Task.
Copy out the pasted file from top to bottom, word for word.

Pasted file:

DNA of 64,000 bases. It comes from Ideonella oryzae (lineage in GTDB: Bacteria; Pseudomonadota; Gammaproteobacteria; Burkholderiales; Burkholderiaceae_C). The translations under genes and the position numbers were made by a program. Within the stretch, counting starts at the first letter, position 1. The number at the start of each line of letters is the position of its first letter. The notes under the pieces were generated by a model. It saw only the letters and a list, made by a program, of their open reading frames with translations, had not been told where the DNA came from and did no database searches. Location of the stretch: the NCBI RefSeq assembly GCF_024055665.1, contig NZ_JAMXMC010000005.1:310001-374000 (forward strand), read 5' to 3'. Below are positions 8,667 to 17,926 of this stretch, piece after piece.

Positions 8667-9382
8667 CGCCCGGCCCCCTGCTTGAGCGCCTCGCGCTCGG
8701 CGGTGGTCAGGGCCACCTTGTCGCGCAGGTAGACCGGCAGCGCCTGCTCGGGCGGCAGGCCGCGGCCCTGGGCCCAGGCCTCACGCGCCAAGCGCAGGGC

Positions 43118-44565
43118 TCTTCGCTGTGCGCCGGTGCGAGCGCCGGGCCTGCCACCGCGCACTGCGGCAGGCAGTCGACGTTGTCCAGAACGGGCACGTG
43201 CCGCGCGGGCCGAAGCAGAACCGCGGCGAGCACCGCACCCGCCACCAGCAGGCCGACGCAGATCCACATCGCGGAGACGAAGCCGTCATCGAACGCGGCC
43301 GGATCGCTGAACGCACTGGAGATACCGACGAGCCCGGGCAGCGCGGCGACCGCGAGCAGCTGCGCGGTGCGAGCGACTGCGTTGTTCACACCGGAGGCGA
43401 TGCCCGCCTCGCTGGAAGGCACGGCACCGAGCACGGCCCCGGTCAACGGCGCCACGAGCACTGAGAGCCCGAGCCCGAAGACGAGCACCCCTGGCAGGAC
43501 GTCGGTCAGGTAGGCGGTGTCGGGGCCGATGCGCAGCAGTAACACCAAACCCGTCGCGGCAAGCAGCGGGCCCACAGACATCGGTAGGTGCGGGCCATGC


DNA of 64,000 bases. It comes from Ideonella oryzae (lineage in GTDB: Bacteria; Pseudomonadota; Gammaproteobacteria; Burkholderiales; Burkholderiaceae_C). The translations under genes and the position numbers were made by a program. Within the stretch, counting starts at the first letter, position 1. The number at the start of each line of letters is the position of its first letter. The notes under the pieces were generated by a model. It saw only the letters and a list, made by a program, of their open reading frames with translations, had not been told where the DNA came from and did no database searches. Location of the stretch: the NCBI RefSeq assembly GCF_024055665.1, contig NZ_JAMXMC010000005.1:310001-374000 (forward strand), read 5' to 3'. Below are positions 8,667 to 17,926 of this stretch, piece after piece.

Positions 8667-9382
8667 CGCCCGGCCCCCTGCTTGAGCGCCTCGCGCTCGG
8701 CGGTGGTCAGGGCCACCTTGTCGCGCAGGTAGACCGGCAGCGCCTGCTCGGGCGGCAGGCCGCGGCCCTGGGCCCAGGCCTCACGCGCCAAGCGCAGGGC

Positions 43118-44565
43118 TCTTCGCTGTGCGCCGGTGCGAGCGCCGGGCCTGCCACCGCGCACTGCGGCAGGCAGTCGACGTTGTCCAGAACGGGCACGTG
43201 CCGCGCGGGCCGAAGCAGAACCGCGGCGAGCACCGCACCCGCCACCAGCAGGCCGACGCAGATCCACATCGCGGAGACGAAGCCGTCATCGAACGCGGCC
43301 GGATCGCTGAACGCACTGGAGATACCGACGAGCCCGGGCAGCGCGGCGACCGCGAGCAGCTGCGCGGTGCGAGCGACTGCGTTGTTCACACCGGAGGCGA
43401 TGCCCGCCTCGCTGGAAGGCACGGCACCGAGCACGGCCCCGGTCAACGGCGCCACGAGCACTGAGAGCCCGAGCCCGAAGACGAGCACCCCTGGCAGGAC
43501 GTCGGTCAGGTAGGCGGTGTCGGGGCCGATGCGCAGCAGTAACACCAAACCCGTCGCGGCAAGCAGCGGGCCCACAGACATCGGTAGGTGCGGGCCATGC